A Series on women who broke the mould and changed the world
After realising that the How It Works book of “Great Inventors And Their Creations”, a coffee table journal she was browsing while living in Riga, only celebrated the work of one female out of a total of thirty inventors, the artist Anya Vero decided to take action.
She launched this series of portraits of female groundbreakers who, while they haven’t been accorded the household status of their male counterparts, have each changed the world and performed exploits no less impressive, especially given the extra obstacles they faced – gender bias, barriers to education or jobs in their chosen field, and a range of personal challenges.
The series explores the work of women across all walks of life, drawing from a range of scientific and artistic disciplines. Despite the rise of feminist movements across the world, all the data – qualitative and quantitative – shows there is still a huge gender imbalance. Throughout history, women have rarely been granted the same platform as men and, as seen in the stories of the women painted, are rarely given the same financial, vocational, educational, and social opportunities. We need only look at the notorious RBG, i.e. the great US Supreme Court Justice Ruth Bader Ginsburg, who had to reject offers of better grades in exchange for sex. Or the way Rosalind Franklin, whose work was crucial to the discovery of DNA, was shut out of the Nobel Prize award for that discovery.
To hinder 50% of the global population like this is not only immoral, it’s perversely inefficient. Without the women painted in this collection, millions more people around the world would be dying every year from malaria (Tu Youyou) or living with blindness (Patricia Bath). We would be deprived of kevlar, the incredible material devised by Stephanie Kwolek used in dozens of household products, from bulletproofing material to sports equipment. We would lack the beautiful, provocative creations of Billie Holiday, Maya Angelou, Frida Kahlo, to name but a few.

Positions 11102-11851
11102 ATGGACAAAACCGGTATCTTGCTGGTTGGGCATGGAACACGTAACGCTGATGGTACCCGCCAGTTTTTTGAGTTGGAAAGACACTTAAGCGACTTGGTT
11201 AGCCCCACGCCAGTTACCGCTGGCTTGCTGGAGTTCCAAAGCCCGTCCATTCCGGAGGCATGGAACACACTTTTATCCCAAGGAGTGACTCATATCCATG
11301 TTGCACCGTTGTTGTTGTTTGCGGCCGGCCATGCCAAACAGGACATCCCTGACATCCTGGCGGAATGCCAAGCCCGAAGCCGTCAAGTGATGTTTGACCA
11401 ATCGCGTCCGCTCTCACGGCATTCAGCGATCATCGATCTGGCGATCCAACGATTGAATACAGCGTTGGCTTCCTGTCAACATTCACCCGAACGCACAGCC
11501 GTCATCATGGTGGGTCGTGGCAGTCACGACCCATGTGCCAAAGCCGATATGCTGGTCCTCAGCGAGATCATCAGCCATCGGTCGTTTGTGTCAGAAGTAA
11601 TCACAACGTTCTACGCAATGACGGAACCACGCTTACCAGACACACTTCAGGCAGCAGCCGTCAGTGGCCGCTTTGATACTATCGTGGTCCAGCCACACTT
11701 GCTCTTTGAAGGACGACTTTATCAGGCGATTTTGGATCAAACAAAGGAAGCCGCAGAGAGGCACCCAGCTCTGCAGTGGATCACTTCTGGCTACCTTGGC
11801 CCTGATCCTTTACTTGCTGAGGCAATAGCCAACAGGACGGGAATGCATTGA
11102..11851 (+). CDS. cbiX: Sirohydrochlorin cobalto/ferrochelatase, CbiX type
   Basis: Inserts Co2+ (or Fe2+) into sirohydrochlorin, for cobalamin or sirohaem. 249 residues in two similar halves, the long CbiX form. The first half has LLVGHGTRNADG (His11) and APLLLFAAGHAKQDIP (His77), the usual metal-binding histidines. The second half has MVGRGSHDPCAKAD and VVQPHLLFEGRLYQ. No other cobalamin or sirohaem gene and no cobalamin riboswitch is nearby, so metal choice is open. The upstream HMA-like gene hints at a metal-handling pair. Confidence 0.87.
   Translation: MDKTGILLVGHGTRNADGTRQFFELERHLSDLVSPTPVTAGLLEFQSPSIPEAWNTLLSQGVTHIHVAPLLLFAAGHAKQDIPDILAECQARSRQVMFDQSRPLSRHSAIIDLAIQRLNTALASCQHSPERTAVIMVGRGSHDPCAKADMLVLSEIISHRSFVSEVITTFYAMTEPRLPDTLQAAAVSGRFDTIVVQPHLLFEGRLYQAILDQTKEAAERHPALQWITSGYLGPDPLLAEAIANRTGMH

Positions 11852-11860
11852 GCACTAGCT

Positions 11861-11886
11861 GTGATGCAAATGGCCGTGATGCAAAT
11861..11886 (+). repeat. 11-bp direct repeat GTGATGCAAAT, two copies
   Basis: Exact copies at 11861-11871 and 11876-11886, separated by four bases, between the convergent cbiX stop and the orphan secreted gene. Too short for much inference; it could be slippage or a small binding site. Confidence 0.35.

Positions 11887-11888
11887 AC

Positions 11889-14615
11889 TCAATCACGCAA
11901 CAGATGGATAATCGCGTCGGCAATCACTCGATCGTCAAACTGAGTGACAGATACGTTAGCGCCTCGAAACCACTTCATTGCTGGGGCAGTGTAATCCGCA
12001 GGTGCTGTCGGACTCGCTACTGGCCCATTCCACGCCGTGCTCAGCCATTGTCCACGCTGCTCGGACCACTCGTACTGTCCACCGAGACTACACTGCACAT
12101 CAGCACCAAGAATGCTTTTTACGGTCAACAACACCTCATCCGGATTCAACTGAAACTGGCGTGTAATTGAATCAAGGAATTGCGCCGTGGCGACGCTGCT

There are hundreds of things that need to be done in redressing the gender balance. One of them is education; celebrating the achievements of such women not only for the sake of paying homage, but to inspire future generations of women that they too can change the world for the better. That is the purpose of this series, a small, humble yet material piece in a larger invaluable puzzle.
Tsukamoto is an inventor, scientist and stem cell researcher whose work and research in bone marrow transplants have saved the lives of thousands of people battling blood cancer.
A pioneer in the field of cataract treatment, Patricia Bath used the power of laser-technology to invent a more accurate and less painful procedure, thus leaving a legacy that spans far beyond the reaches of her field of ophthalmology.
Kwolek invented kevlar, a hugely versatile material that not only helped saved countless lives through its use in bullet proof clothing, but also weaved its way into numerous other household products.
Wong-Stall was a molecular virologist who saved countless lives through her dedication to research in the field of HIV studies and other viruses. Under her leadership UC San Diego transformed into one of the leading research facilities on the disease in the world.